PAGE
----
See ABA Model Rules of Professional Conduct 1.1 (“A lawyer shall provide competent representation to a client. Competent representation requires the legal knowledge, skill, thoroughness and preparation reasonably necessary for the representation.); id. Rule 1.3 (“A lawyer shall act with reasonable diligence and promptness in representing a client.”).
 See Stanford Report, Media Multitaskers Pay Mental Price (Aug. 24, 2009) (http://news.stanford.edu/news/2009/august24/multitask-research-study-082409.html).
 See ABA Model Rule of Professional Conduct 1.6(a) (“A lawyer shall not reveal information relating to the representation of a client . . . .”). In addition to a lawyer’s obligation to the lawyer’s client to refrain from publicly disclosing certain information, a lawyer has an obligation to the public to refrain from making an “extrajudicial statement that the lawyer knows or reasonably should know will be disseminated by means of public communication and will have a substantial likelihood of materially prejudicing an adjudicative proceeding.” See id. Rule 3.6(a).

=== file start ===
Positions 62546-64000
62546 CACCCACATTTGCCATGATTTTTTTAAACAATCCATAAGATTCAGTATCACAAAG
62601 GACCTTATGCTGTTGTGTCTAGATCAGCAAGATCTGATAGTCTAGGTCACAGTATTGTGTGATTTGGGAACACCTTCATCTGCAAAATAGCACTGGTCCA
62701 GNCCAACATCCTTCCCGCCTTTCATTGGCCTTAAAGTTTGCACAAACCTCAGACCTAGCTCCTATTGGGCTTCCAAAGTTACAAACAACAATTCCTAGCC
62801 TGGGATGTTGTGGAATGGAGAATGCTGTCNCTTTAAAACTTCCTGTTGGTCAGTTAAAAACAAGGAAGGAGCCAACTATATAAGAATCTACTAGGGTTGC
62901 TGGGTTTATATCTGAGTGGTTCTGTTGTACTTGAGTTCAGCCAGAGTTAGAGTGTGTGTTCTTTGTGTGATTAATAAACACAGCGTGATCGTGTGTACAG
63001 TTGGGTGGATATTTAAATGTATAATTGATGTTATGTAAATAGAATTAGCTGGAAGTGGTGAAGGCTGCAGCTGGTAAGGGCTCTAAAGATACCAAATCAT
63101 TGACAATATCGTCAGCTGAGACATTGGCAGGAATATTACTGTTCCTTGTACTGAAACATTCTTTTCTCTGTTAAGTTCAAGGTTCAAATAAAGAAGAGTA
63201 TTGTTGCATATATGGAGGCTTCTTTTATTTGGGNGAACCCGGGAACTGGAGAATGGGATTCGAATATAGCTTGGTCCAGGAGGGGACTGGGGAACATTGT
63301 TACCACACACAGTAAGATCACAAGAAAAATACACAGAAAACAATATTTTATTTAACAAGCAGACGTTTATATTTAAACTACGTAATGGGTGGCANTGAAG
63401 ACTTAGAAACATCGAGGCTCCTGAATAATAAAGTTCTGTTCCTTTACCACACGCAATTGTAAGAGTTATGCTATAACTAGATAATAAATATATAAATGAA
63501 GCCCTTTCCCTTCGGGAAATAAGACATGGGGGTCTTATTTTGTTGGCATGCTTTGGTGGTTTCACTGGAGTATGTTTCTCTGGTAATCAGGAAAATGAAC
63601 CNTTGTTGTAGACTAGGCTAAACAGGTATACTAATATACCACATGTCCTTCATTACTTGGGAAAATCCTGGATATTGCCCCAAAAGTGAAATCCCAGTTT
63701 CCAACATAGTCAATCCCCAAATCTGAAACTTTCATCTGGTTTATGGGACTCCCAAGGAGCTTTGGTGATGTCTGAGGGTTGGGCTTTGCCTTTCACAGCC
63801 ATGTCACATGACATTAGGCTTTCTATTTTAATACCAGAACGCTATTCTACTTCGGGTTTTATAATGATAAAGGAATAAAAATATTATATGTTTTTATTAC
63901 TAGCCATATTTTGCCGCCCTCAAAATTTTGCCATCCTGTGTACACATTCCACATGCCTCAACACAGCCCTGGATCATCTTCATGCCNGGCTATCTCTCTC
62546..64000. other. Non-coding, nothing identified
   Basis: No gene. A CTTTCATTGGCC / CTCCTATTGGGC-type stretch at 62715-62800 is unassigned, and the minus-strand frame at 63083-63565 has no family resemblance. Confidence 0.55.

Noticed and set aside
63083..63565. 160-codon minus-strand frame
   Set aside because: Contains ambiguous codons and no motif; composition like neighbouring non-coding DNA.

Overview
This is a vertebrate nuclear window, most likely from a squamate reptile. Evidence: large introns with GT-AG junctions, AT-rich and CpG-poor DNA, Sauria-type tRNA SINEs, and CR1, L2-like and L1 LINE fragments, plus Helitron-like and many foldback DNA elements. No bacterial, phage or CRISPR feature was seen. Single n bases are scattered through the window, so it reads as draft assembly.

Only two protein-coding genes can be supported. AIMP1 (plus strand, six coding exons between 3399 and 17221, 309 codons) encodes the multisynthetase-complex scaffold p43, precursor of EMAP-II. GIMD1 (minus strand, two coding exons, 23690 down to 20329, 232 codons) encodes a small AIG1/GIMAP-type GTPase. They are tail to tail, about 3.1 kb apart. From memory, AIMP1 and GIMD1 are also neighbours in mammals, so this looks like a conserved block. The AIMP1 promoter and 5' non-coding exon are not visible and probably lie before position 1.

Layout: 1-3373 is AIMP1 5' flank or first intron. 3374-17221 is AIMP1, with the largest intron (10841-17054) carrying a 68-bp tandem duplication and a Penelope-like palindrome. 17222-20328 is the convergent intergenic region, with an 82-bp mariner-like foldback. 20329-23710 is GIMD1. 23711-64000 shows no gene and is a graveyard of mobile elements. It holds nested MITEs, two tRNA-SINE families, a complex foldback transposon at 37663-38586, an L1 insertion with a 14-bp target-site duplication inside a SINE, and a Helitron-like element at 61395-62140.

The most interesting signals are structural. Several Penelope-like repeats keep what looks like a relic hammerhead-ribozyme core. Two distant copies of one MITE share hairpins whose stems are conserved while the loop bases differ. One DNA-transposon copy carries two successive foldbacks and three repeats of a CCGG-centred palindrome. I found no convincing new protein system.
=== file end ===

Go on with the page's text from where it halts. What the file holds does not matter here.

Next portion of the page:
See Robert J. Ambrogi, More Twittering from the Courtroom, (Jan. 6, 2009), http://legalblogwatch.typepad.com/legal_blog_watch/2009/01/more-twittering-from-the-courtroom.html.
 See James M. McCauley, Blogging and Social Networking for Lawyers: Ethical Pitfalls, (Jan. 20, 2010), http://ethicsguru.blogspot.com/2010/01/blogging-social-networking-for-lawyers.html.
 See ABA Model Rule of Professional Conduct 5.5(a) (“A lawyer shall not practice law in a jurisdiction in violation of the regulation of the legal profession in that jurisdiction, or assist another in doing so.”).